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Fresh Foods Ring in Persian New Year of Nowruz

The ancients really knew how to celebrate a change of seasons. And the transition from winter to spring was cause for serious celebration.

Most cultures in the ancient Mediterranean region had big celebrations at the spring equinox. People of Persian descent have kept the party going for 3,000 years or so.

Nowruz, the Persian New Year, begins at the exact moment of the vernal equinox, when the sun crosses the equator and winter ends. The festivities continue for 13 days.

Nowruz is not a religious holiday. It celebrates fertility and renewal with singing and dancing, visiting friends and relatives, and lots of feasting. It's got it all: myth and symbolism, fragrant hyacinth and Persian poetry, magic numbers and magic puddings.

Najmieh Batmanglij lives in Washington, D.C., but grew up in Iran. She has written several Persian cookbooks including her latest, Happy Nowruz: Cooking with Children to Celebrate the Persian New Year.

Batmanglij prepares the same spring foods for Nowruz every year. Everything is cooked with loads of fresh, spring herbs. She begins and ends the holiday with a soup with noodles that symbolize unraveling the difficulties in the year to come. Cooked with fresh dill, parsley and four pounds of spinach, it tastes like a bowl of spring.

Eggs, of course, represent fertility. So herb kuku with its dozen eggs and six cups of herbs covers all bases. Batmanglij also makes green rice, loaded with herbs and prepared with fresh fava beans. And there is always fish. "It is very important," she says. "It represents abundance."

Throughout the holiday, there are plenty of pastries — baklava soaked with rosewater and honey, tiny marzipan berries with a sliver of pistachio for stems, honey almond crunch with saffron, rice cookies with poppy seeds and cloverleaf-shaped chickpea cookies with cardamom.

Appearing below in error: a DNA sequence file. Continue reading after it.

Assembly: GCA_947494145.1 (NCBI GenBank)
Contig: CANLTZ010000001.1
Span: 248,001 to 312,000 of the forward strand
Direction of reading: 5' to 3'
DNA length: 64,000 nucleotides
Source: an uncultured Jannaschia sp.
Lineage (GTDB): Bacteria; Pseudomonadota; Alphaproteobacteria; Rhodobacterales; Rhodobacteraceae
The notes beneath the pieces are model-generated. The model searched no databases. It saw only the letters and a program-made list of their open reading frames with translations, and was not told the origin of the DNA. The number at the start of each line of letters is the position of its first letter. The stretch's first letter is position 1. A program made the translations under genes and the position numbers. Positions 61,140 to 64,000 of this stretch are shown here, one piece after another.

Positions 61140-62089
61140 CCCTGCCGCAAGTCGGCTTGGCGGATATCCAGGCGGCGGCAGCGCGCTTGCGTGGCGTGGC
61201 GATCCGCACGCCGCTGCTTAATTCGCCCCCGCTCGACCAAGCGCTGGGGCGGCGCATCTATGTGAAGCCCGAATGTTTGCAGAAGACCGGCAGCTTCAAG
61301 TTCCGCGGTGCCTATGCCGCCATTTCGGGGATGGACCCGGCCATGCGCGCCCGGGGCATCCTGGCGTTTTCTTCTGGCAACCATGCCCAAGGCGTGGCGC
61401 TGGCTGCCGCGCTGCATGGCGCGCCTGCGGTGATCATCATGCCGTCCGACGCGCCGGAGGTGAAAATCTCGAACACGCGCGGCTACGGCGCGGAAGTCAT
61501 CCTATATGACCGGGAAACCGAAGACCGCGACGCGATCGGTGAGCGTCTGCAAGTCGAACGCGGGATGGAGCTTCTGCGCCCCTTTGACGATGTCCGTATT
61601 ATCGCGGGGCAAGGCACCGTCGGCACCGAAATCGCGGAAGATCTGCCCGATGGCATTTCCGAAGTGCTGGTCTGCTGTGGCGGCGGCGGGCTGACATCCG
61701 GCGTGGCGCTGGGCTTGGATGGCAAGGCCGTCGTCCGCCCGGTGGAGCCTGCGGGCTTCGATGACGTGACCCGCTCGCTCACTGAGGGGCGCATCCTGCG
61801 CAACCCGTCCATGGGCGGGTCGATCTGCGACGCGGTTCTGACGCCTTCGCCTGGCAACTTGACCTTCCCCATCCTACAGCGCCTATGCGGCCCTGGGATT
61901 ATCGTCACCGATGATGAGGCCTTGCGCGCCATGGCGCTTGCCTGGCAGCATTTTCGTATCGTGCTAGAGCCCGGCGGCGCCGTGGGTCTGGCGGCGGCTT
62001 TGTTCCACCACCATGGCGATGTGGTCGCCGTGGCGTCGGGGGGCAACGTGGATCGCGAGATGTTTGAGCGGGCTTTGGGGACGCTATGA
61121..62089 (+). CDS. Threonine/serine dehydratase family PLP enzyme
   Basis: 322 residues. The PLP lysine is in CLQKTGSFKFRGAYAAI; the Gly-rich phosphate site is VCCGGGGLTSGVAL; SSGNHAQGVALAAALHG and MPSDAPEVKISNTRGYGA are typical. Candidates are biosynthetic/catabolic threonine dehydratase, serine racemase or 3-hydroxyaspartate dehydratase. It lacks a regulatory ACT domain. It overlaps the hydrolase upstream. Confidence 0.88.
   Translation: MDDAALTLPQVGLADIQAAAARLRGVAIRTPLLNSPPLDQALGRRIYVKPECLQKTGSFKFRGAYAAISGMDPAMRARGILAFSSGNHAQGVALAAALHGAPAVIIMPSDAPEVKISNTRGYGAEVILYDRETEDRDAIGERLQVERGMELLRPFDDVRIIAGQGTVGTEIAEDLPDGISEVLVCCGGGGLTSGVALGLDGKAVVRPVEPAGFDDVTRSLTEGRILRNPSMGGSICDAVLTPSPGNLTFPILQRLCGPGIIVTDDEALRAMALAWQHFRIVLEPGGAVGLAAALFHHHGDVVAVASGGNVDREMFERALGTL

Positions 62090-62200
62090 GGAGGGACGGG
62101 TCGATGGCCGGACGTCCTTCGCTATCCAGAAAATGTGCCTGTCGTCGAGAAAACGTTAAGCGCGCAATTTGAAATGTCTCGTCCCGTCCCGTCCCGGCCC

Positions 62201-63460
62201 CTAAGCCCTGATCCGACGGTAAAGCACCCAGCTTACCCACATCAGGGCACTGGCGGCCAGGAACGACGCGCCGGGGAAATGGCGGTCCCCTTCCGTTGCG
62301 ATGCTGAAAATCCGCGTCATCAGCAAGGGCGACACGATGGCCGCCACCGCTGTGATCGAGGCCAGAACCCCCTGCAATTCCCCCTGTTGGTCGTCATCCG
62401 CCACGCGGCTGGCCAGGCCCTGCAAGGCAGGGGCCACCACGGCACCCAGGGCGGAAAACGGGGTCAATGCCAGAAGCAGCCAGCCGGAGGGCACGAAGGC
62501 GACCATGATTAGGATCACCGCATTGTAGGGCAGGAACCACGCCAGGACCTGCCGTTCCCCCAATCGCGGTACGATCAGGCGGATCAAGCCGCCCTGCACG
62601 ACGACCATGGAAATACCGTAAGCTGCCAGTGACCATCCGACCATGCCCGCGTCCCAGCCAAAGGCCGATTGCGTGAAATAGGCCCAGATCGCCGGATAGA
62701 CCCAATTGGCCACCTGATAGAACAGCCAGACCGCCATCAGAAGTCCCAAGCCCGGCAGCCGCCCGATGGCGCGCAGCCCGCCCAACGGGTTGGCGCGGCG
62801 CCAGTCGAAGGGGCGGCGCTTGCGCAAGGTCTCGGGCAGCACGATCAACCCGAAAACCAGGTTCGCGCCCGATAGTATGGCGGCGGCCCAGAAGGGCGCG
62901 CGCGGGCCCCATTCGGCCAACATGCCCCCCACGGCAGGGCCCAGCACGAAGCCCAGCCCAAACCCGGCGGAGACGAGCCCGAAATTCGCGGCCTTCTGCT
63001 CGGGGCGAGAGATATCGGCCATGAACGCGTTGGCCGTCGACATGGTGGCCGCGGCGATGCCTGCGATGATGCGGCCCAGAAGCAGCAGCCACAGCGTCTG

Preparation for the New Year begins weeks in advance with serious spring cleaning, haircuts and new clothes. Debts are paid and sprouts are planted. Everything gets a fresh start.

Contemporary religious holidays still have holdover symbols from pagan seasonal festivals. Think Easter eggs. The Jewish feast of Passover, commemorating the Jews' liberation from slavery in Egypt, takes place in the early spring. Probably not a coincidence.

Nowruz is full of symbols of spring and fertility. The number seven has been regarded as magical by Persians for centuries. So seven items, called haft-sinn, are placed on the special cloth Persians spread out for the holiday. Apples represent beauty; garlic is health and fertility; wild olives, fertility and love, and so on.

The holiday starts the last Tuesday night before the vernal equinox with chahar shanbeh suri, a festival of fire and festivity. In Iran, and some places in the U.S., a character in red called Hadji Firouz goes through the streets singing, beating a tambourine and announcing the arrival of the New Year.

Children dressed as ghosts go door-to-door banging on pots with spoons looking for treats. Sound familiar? The idea is to drive away evil spirits and be ready to start fresh.

Noodle soup and a bowl filled with, yes, seven kinds of nuts and dried fruits is set out after the "transition," when winter turns to spring.

The big meal the next day is a family feast, similar to the Passover seder or Easter brunch. Then for nearly two weeks, there are visits — and meals — with family and friends.

The holiday ends with an outdoor picnic on what is called Outdoor 13. Families head to a grassy spot, play games and eat kabobs, green rice and maybe more noodle soup. They bring with them the sprouts that have grown in their homes and toss them into the water of a pond or stream, throwing out any evil spirits and thoughts, starting the year fresh.

Bonny Wolf is author of Talking With My Mouth Full and host of "Kitchen Window," NPR's food podcast.

Copyright 2023 NPR. To see more, visit https://www.npr.org.

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NPR commentator Bonny Wolf grew up in Minnesota and has worked as a reporter and editor at newspapers in New Jersey and Texas. She taught journalism at Texas A&M University where she encouraged her student, Lyle Lovett, to give up music and get a real job. Wolf gives better advice about cooking and eating, and contributes her monthly food essay to NPR's award-winning Weekend Edition Sunday. She is also a contributing editor to "Kitchen Window," NPR's Web-only, weekly food column.